3. Tolerance of Sin

Slide 3 of 10

In the name of tolerance and love, women, again and again, are willing to call sin by other names: weakness, personal truth, just the way I am. God does not take sin lightly because it separates us from him. Isaiah 59:2 says, “But your iniquities have separated you from your God; your sins have hidden his face from you, so that he will not hear.” That should terrify us, that permitting sin to remain also prompts God’s revulsion. Yet Romans 5:8 reveals the cure: “But God demonstrates his own love for us in this: While we were still sinners, Christ died for us.”

We can hate sin while loving people, and must rid ourselves of the idea that the two cannot coexist. In fact, hating the ways sin deceives and destroys others is a revolutionary act of love. We can hate murder, selfishness, racism, and brutality, while keeping in mind that if we are believers, we don’t get to pick what sins to hate by which are socially acceptable or convenient to dislike.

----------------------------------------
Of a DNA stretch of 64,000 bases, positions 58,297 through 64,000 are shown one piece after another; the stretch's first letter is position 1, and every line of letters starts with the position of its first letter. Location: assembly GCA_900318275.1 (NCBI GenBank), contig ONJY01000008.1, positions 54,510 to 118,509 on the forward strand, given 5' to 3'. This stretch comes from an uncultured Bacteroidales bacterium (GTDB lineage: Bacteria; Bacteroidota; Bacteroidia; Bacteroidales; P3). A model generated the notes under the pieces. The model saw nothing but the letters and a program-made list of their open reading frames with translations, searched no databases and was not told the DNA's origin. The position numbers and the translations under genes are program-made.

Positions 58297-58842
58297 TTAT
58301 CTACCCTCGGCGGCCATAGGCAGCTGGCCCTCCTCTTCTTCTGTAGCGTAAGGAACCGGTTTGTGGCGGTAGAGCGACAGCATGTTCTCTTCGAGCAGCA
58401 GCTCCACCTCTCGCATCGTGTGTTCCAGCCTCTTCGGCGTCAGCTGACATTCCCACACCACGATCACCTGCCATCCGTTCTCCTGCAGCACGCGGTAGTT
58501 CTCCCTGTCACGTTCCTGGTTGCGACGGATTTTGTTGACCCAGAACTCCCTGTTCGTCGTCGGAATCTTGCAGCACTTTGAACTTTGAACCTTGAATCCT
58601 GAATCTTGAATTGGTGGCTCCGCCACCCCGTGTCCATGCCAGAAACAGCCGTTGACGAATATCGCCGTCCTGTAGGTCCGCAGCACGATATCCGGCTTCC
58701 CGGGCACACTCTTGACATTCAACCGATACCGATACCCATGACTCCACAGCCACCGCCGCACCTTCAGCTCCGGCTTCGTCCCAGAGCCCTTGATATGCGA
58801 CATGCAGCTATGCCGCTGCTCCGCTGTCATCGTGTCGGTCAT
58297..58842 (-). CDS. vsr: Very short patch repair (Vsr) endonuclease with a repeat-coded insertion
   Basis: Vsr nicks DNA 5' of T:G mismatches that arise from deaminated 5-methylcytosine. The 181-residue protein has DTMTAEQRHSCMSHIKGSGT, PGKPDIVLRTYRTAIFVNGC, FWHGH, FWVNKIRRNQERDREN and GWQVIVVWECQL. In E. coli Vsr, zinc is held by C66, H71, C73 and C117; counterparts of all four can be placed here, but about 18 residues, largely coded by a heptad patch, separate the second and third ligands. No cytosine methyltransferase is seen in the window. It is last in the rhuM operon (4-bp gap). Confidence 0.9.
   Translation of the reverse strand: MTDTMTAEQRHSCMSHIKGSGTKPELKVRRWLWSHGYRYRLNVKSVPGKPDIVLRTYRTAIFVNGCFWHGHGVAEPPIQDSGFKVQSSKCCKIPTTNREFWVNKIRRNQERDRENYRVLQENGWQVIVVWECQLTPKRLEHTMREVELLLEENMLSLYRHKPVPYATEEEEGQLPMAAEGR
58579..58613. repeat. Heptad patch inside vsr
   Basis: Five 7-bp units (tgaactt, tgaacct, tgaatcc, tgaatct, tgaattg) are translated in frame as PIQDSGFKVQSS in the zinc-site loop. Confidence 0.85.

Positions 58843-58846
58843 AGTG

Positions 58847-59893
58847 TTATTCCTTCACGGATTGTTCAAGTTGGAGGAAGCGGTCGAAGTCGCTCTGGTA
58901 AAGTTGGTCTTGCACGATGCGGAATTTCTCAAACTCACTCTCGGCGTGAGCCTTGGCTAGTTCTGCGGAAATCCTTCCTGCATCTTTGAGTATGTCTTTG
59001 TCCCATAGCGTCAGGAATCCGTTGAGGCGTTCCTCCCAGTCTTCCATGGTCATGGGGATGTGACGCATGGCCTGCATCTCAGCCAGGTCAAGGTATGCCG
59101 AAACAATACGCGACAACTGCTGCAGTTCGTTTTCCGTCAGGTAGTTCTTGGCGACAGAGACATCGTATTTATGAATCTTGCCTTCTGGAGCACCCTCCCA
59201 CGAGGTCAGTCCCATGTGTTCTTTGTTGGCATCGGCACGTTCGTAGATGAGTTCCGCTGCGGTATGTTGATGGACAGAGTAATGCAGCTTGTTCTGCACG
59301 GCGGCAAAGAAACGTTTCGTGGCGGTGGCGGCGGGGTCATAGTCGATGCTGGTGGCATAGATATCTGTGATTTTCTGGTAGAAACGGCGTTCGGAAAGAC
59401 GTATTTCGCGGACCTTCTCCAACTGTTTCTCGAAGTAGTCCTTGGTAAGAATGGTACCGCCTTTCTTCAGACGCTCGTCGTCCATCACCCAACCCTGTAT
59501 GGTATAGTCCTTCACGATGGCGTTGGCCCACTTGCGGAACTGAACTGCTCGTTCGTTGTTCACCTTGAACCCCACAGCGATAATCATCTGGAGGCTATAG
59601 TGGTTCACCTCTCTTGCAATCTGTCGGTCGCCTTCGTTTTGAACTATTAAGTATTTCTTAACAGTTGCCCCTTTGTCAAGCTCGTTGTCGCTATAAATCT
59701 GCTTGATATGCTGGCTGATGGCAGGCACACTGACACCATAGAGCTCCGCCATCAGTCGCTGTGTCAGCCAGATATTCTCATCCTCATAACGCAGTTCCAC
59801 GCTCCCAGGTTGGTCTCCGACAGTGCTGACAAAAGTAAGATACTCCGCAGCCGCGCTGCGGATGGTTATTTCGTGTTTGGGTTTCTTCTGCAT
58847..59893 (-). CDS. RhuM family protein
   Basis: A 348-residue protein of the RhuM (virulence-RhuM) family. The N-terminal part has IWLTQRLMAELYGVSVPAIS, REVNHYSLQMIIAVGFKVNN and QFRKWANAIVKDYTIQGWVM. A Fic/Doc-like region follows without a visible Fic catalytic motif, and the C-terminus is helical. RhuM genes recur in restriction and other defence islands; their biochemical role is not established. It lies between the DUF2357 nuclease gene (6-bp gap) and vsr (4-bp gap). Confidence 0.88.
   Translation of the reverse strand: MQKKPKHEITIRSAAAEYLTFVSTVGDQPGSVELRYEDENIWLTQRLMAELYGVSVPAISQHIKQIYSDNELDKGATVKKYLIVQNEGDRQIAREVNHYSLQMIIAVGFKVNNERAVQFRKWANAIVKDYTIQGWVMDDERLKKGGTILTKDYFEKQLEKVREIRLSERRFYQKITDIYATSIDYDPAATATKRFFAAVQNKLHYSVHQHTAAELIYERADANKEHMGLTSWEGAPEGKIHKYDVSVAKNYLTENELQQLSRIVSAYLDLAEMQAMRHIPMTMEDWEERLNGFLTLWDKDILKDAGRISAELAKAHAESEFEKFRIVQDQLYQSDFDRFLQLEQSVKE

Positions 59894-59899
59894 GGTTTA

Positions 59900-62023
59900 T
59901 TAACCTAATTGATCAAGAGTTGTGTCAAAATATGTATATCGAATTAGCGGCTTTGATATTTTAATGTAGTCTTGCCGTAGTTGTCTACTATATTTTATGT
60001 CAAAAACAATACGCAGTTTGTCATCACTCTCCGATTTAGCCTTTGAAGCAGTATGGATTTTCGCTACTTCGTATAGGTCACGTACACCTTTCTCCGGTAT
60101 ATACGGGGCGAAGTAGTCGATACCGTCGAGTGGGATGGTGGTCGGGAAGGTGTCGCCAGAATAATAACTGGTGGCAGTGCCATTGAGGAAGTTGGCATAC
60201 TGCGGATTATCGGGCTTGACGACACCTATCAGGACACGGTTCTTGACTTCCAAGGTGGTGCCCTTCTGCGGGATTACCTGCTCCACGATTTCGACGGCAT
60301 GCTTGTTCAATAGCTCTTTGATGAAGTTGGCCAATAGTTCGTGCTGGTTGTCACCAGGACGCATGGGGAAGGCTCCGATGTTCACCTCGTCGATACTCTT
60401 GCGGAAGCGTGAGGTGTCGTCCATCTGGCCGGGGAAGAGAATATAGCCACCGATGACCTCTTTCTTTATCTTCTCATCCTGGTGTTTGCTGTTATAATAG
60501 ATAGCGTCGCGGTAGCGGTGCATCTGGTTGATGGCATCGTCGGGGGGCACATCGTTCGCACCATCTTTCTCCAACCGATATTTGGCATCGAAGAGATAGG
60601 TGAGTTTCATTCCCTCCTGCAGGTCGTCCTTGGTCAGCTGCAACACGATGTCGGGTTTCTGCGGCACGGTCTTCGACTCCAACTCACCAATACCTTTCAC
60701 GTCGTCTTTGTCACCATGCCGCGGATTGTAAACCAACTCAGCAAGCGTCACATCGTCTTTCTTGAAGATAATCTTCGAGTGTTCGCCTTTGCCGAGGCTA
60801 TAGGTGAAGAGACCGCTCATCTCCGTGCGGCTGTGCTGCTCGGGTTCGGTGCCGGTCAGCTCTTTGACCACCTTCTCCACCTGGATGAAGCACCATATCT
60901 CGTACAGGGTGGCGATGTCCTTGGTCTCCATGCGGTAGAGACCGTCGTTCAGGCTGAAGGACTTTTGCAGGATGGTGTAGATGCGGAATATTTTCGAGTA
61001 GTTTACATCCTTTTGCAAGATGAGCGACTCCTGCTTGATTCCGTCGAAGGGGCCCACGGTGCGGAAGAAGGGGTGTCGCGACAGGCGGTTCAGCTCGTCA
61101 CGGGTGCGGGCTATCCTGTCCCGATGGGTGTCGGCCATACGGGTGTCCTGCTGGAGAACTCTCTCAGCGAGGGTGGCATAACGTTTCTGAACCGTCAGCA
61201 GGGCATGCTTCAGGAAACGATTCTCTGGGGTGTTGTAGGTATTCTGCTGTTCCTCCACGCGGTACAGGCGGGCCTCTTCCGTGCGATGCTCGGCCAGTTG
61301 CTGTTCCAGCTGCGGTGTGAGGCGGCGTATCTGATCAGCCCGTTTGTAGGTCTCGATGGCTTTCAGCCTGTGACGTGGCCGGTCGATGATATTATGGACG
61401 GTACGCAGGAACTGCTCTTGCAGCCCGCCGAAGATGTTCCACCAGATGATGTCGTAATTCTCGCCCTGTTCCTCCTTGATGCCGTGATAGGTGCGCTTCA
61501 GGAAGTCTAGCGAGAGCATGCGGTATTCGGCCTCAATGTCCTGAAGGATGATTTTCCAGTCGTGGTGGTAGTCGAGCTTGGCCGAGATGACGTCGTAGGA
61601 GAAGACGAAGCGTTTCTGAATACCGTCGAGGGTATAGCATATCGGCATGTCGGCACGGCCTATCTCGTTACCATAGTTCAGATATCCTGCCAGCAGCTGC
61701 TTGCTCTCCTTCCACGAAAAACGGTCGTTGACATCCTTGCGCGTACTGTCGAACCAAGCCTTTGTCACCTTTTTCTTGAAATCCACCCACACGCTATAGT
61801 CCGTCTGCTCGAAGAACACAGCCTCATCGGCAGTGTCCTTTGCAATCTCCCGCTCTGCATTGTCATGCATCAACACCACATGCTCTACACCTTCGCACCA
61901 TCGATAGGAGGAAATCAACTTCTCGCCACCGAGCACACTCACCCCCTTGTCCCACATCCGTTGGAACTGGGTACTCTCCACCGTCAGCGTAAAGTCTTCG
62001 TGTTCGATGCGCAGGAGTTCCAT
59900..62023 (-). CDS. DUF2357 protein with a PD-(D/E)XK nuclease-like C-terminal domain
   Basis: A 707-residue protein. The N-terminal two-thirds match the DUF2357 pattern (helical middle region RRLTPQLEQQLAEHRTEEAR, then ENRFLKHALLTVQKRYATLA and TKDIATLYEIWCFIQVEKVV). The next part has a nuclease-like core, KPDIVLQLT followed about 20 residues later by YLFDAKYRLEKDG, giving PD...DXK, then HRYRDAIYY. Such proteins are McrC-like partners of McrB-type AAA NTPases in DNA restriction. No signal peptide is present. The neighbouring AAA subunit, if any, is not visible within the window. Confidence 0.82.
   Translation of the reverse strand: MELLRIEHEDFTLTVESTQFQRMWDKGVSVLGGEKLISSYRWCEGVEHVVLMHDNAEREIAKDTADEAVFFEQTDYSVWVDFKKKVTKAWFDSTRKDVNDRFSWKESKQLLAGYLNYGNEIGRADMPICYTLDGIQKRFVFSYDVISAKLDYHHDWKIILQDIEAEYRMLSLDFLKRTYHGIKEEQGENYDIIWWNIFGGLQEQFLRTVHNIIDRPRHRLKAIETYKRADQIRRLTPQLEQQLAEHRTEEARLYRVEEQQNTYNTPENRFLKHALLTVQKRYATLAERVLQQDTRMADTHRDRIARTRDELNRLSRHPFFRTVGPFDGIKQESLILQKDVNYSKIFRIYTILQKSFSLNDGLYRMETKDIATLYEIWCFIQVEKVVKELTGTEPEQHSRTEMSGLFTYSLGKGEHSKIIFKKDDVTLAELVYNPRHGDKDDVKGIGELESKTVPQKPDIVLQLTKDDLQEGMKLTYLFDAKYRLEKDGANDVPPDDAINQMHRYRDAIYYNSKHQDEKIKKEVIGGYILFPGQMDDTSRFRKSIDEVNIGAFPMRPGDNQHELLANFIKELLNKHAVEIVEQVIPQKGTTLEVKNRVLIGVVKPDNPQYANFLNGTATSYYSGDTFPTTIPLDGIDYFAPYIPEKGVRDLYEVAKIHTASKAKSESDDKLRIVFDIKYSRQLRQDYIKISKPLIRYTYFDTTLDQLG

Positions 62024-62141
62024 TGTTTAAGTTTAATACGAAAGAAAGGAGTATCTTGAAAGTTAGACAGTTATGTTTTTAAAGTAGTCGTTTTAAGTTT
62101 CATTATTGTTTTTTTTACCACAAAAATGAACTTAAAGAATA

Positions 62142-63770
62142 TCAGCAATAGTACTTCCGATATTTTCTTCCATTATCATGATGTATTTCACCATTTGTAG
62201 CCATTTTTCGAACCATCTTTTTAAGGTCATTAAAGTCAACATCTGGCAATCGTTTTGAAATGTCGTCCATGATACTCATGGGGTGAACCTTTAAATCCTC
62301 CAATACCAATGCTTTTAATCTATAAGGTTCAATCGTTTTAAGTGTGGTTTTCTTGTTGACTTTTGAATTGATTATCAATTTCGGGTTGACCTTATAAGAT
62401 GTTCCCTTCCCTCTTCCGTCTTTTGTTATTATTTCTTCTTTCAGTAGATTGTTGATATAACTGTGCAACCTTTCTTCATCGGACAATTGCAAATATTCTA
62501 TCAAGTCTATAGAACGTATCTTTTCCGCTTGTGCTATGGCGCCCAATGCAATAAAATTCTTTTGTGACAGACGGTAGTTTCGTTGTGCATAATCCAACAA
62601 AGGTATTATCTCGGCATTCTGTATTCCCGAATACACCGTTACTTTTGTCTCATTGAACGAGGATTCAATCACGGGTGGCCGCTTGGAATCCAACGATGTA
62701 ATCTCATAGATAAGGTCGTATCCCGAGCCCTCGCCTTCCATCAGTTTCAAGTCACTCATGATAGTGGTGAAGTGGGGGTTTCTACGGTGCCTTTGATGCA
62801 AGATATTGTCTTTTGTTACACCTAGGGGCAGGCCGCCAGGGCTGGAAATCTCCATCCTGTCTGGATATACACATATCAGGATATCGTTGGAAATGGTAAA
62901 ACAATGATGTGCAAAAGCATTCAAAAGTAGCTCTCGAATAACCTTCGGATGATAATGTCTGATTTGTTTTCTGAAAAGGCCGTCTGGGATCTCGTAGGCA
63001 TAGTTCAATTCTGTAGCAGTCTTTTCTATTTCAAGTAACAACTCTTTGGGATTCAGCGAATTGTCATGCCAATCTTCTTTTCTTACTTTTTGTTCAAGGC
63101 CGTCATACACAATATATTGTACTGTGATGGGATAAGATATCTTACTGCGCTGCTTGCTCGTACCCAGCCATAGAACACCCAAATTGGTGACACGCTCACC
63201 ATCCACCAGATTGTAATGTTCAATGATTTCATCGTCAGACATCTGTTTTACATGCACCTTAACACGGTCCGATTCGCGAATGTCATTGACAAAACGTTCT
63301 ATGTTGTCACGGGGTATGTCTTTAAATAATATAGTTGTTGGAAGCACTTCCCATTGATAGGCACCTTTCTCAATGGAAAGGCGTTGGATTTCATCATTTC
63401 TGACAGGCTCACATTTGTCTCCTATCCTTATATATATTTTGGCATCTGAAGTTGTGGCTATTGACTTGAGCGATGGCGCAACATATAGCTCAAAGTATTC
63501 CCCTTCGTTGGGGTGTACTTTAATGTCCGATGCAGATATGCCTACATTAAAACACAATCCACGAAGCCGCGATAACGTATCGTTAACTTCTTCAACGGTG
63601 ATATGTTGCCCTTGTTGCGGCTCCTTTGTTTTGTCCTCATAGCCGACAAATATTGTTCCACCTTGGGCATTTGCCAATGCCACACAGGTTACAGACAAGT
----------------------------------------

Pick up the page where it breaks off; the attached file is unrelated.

We hate all sin because God hates all sin. We don’t let it stick around because we don’t think we have time to deal with it, or because thinking about it makes us feel bad about who we are. We trust that we are who God says we are—righteous, beloved, children of the God of the universe, and we fight for the freedom that leads to abundant life.

Don’t let sin speak even a whisper of a lie. In Genesis 4:7 God says to Cain before he became humanity’s first murderer, “If you do what is right, will you not be accepted? But if you do not do what is right, sin is crouching at your door; it desires to have you, but you must rule over it.” When sin is seeking to devour us, we do not let it linger to see if it will only take a small bite; we rule over it with the strength of God at work in us.

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